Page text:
5 top ways to lower your cholesterol
Posted on by

High cholesterol levels in the blood can lead to the artery clogging process, atherosclerosis, that drastically increases the chance of heart attacks. There are two main types of blood cholesterol, low-density lipoproteins (LDL) or ‘bad’ cholesterol and (HDL) or ‘good’ cholesterol. Too much LDL in the blood can lead to depositions of this bad cholesterol on the walls of coronary arteries leading to atherosclerosis. HDL on the other hand has a protective effect against heart disease.More HDL than LDL in the diet make it less likely that excess cholesterol in the blood will be deposited in the coronary arteries. By eating a healthy diet, including the right kind of fats, you can maintain healthy total cholesterol levels and lower LDL’s, and reduce the risk of cardiovascular disease.

Lower unhealthy fats

One of the most important determinants of blood cholesterol levels is fat in the diet, not total fat, but the specific types of fat consumed. Saturated fat and trans-fats are the main dietary factors that raise blood cholesterol levels. Trans-fats are the worst offenders, being one of the prime culprits in heart disease, having an even greater impact than saturated fats. The consumption of trans-fats actually raises ‘bad’ LDL cholesterol levels and lowers ‘good’ HDL cholesterol levels. Reduce your intake of these unhealthy fats by limiting processed foods, and greasy fast foods, which are notoriously high in these types of fats; choose low-fat dairy products; cook with healthy oils such as olive oil instead of vegetable oils; use flaxseed oil instead of butter; and trim fat from meat and skin from poultry.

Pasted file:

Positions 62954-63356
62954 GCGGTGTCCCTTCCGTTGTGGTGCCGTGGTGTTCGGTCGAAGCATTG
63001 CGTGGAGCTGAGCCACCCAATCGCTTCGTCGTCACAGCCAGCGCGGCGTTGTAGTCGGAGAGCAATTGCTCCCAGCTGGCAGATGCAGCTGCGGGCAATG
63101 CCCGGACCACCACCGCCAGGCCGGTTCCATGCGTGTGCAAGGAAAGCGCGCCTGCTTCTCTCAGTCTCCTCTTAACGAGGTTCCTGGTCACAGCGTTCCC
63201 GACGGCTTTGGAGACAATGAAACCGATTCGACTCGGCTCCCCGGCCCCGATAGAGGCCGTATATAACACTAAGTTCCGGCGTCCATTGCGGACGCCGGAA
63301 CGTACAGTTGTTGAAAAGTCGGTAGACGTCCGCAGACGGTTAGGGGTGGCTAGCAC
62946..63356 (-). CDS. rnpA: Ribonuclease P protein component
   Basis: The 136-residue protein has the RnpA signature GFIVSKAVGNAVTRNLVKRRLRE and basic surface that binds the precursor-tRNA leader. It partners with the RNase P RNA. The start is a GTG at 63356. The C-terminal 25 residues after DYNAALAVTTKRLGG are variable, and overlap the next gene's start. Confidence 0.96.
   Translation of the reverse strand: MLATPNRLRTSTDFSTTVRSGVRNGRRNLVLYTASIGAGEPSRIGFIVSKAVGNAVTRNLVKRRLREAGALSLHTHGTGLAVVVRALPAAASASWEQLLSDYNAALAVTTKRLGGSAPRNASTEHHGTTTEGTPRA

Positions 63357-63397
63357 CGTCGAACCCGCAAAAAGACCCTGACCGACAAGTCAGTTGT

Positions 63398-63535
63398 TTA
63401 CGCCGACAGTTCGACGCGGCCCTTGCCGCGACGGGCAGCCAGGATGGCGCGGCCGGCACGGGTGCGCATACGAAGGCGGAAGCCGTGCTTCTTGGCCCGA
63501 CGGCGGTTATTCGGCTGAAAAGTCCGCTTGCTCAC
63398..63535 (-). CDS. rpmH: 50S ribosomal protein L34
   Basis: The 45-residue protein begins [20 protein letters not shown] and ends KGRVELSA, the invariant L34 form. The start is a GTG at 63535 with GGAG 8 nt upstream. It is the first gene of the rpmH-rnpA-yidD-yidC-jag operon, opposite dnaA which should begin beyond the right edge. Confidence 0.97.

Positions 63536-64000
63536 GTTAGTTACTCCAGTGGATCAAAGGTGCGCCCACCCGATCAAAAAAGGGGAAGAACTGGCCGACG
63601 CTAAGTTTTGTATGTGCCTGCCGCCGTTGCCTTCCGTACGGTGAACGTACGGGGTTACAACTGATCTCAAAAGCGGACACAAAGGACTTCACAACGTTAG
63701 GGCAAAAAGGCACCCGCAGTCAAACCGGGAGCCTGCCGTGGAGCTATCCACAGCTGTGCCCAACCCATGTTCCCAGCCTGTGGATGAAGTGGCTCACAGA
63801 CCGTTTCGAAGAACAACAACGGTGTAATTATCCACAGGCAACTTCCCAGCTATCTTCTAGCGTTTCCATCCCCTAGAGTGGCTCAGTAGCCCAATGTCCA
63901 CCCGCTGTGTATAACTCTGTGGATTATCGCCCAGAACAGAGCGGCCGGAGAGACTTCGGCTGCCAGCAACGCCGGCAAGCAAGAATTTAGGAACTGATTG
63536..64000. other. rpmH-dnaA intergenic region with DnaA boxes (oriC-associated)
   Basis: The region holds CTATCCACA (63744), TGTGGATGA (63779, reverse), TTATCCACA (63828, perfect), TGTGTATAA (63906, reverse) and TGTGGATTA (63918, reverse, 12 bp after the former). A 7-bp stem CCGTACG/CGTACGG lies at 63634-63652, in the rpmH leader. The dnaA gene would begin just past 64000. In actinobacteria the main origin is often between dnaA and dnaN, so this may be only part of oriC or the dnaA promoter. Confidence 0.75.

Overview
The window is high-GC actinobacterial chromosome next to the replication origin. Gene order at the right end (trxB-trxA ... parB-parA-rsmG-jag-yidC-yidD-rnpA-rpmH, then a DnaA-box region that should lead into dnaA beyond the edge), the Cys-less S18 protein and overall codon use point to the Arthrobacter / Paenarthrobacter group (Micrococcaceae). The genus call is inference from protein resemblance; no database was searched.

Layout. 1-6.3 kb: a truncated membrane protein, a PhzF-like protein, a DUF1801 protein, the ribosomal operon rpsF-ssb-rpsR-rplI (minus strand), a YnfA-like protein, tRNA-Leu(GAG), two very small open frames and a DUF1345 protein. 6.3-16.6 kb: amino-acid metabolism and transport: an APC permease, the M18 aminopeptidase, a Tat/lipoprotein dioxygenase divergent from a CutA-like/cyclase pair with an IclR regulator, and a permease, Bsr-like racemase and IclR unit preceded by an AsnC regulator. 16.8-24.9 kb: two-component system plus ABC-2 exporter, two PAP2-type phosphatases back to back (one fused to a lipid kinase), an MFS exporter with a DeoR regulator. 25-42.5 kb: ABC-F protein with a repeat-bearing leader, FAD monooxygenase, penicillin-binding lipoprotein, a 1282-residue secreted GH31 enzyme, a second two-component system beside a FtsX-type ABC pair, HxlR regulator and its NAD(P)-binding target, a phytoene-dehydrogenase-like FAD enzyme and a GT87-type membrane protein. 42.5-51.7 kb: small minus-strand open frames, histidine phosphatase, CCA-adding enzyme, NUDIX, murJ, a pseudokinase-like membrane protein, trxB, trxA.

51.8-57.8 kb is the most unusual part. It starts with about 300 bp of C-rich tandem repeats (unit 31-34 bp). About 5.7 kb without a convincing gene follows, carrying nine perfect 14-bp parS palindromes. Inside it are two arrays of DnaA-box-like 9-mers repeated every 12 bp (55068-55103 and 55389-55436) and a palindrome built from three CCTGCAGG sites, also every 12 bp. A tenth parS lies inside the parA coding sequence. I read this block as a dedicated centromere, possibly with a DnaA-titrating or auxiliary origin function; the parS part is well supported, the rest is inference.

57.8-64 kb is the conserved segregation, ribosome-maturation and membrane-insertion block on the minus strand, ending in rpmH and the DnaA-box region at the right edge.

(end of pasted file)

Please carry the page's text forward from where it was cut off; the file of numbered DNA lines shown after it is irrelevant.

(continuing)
Add legumes

Legumes such as chickpeas, lentils, beans, and peas are a perfect food for people with high cholesterol levels. Legumes are low in fat and extremely rich in heart friendly nutrients such as vitamins B, iron and unsaturated fats. Legumes are also a rich source of soluble fiber, which helps to lower cholesterol levels. Tip: Try soaking dried legumes for around 6-8 hours for quicker, more even cooking, and add a strip of kombu (seaweed) to new cooking water to help breakdown the compound that commonly causes gas when you eat legumes.

Cook with olive oil

Olive oil is a rich source of healthy monounsaturated fats. Olive oil is one of the healthiest oils to cook with as it has a higher oxidation threshold than a lot of other monounsaturated oils. Olive oil remains stable at higher cooking temperatures making it more resistant to hydrogenation and the formation of trans-fats. Scientific studies have shown monounsaturated fats have a lowering effect on total cholesterol and ‘bad’ LDL cholesterol levels, as well as reducing triglyceride levels (blood fats) and blood pressure. Diets containing monounsaturated fats are associated with a reduced risk of heart disease

Have oatmeal for breakfast

Whole oats are the perfect way to start the day, packed with heart healthy dietary fibre and nutrients such as B vitamins, vitamin E and iron. Oats are an excellent source of soluble fibre, which has been scientifically proven to lower total cholesterol and ‘bad’ LDL cholesterol, which helps reduce the risk of heart disease. Soluble fibre is found in many other foods, including legumes, oat bran, brown rice, fresh and dried fruit, vegetables and seeds. Choose fibre-rich whole oats over quick oats, and make a wholesome breakfast like oat porridge, bircher muesli or natural muesli, with a variety of fresh fruits, nuts and seeds and a good spoonful of natural yoghurt

Eat Garlic

Garlic has been consumed in many Asian and European countries for years, not only for its powerful immune boosting powers but also for it’s heart protective properties. Many studies show that garlic as part of a healthy low-fat diet can help reduce high cholesterol levels -lowering ‘bad’ LDL cholesterol and raising ‘good’ HDL cholesterol, as well as reducing triglyceride levels. Garlic also helps to thin the blood which helps reduce the risk of heart attacks. Studies have also shown that countries that eat more garlic have less incidence of heart disease. Give yourself a good dose of garlic each day, try adding it to curries, stir-fries, pasta sauces, pesto, hummus, bruschetta and salad dressings